Black Creators Were Promised Millions By a TikTok Rival. Some Are Now Heavily In Debt
By: Grace Zhang
David Warren age 22 moved from Hot Springs, Arkansas to Los Angeles so he could take classes five days a week at a dance studio near his home. He has raked up 500,000 plus followers on a platform called Tik Tok.
Warren had the assurance of stability in the form of a lucrative, one-year contract with Triller, a short-form video app that resembles TikTok in both appearance and functionality. In a November news release, Triller boasted that it had awarded contracts worth $14 million to 300 Black content creators, calling it "the largest ever one-time commitment of cash to Black creators." He was among them.
After interviews with over 2 dozen creators that were hired by Triller reported that their payments were delayed, cut, and some never even received a payment. A year after the company started to hire Black Talent, some of the interviewed creators asked to be revealed anonymous as to avoid beef with the company.
The Black influencers were promised $4,000 every month, with half paid in equity, far from "Triller money," according to documents seen by The Post. According to records examined by The Post, Warren used to provide content for platforms owned by them. Warren found the prospect of owning a stake in anything exciting because he was used to creating material on platforms run by other people.
However, many artists claim they are now forced to maintain a rigorous posting schedule and ambiguous standards that make it simple for the firm to oust people from the program while they deal with unclear payments.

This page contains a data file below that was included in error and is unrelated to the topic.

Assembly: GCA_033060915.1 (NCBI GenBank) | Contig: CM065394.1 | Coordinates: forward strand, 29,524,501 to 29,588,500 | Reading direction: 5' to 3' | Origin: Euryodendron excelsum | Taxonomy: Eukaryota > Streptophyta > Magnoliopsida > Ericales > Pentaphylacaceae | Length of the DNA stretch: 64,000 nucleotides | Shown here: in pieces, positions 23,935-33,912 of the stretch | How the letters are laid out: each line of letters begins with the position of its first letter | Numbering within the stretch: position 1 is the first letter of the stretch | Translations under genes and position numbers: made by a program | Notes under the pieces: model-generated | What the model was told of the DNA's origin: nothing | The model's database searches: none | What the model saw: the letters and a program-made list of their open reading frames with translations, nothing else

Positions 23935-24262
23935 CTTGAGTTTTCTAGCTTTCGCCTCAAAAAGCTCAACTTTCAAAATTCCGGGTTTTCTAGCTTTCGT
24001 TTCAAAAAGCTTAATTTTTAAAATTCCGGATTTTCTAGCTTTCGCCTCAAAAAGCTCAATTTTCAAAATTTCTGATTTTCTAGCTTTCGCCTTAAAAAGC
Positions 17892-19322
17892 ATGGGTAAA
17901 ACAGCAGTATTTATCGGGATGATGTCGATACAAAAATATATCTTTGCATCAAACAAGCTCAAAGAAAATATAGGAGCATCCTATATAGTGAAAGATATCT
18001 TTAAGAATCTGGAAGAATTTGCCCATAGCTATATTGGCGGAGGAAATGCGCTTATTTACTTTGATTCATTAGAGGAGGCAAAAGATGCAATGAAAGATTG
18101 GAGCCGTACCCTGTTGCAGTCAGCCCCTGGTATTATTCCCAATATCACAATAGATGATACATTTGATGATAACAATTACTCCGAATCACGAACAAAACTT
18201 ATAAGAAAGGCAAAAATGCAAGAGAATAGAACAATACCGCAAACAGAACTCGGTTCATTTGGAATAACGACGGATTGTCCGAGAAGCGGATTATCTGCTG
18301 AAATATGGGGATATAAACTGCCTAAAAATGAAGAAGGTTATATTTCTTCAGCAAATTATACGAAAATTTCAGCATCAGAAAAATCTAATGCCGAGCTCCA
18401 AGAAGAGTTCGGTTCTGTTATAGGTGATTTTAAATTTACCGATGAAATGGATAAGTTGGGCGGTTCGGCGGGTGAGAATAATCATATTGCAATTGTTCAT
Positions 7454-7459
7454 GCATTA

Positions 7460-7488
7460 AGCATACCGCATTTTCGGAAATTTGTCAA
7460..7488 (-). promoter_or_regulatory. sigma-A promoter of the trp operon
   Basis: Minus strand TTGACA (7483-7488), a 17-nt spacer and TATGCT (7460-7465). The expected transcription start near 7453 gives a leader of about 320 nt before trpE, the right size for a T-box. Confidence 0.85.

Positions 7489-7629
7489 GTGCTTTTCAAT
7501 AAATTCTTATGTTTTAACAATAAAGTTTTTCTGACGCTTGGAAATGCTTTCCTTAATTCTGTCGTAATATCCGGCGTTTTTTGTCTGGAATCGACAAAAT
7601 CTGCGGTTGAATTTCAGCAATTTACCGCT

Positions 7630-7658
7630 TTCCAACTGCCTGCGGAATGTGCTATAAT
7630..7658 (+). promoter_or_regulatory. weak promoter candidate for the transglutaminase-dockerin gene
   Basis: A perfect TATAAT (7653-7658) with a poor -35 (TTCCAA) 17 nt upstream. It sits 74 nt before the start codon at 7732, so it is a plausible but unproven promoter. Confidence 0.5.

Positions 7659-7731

Some creators received one month's income in late June, after The Post started covering the topic. Some authors started getting paid in arrears for work from earlier months in July.
According to email seen by The Post, dozens of creators were requested to sign a confidentiality agreement before receiving payment or else suffer "forfeiture of all equity consideration."
Some authors informed The Post they got notices from Triller indicating money for their work from May and June were being placed into their accounts as this story was being prepared for publication on Tuesday; several received mailed checks. One author said they received cash on Tuesday after waiting nearly a year to get paid for a partnership with TrillerTV.
Triller denies that there have been any issues with the compensation of creators. The company "has met its financial commitments to the creators in this program and will continue to do so," Triller Chief Executive Mahi de Silva said in a statement.
He said, “We specifically take pride in our role in creating a platform that celebrates Black creator content. No other medium has done as much as Triller has for this often overlooked and underrepresented part of the creator economy.”
Numerous artists who entered into agreements with Triller assert that they are currently deeply in debt, in danger of eviction, and skipping meals in order to save as much money as they can.